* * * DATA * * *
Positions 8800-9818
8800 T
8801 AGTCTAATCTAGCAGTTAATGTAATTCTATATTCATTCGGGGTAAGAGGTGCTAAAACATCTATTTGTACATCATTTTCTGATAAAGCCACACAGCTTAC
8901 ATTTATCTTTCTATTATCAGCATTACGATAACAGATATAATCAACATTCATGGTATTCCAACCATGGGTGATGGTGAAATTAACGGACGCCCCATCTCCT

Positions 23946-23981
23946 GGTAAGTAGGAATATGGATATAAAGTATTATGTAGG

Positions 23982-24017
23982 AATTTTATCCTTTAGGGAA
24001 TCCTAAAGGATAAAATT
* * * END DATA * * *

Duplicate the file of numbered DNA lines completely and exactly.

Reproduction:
Positions 8800-9818
8800 T
8801 AGTCTAATCTAGCAGTTAATGTAATTCTATATTCATTCGGGGTAAGAGGTGCTAAAACATCTATTTGTACATCATTTTCTGATAAAGCCACACAGCTTAC
8901 ATTTATCTTTCTATTATCAGCATTACGATAACAGATATAATCAACATTCATGGTATTCCAACCATGGGTGATGGTGAAATTAACGGACGCCCCATCTCCT

Positions 23946-23981
23946 GGTAAGTAGGAATATGGATATAAAGTATTATGTAGG

Positions 23982-24017
23982 AATTTTATCCTTTAGGGAA
24001 TCCTAAAGGATAAAATT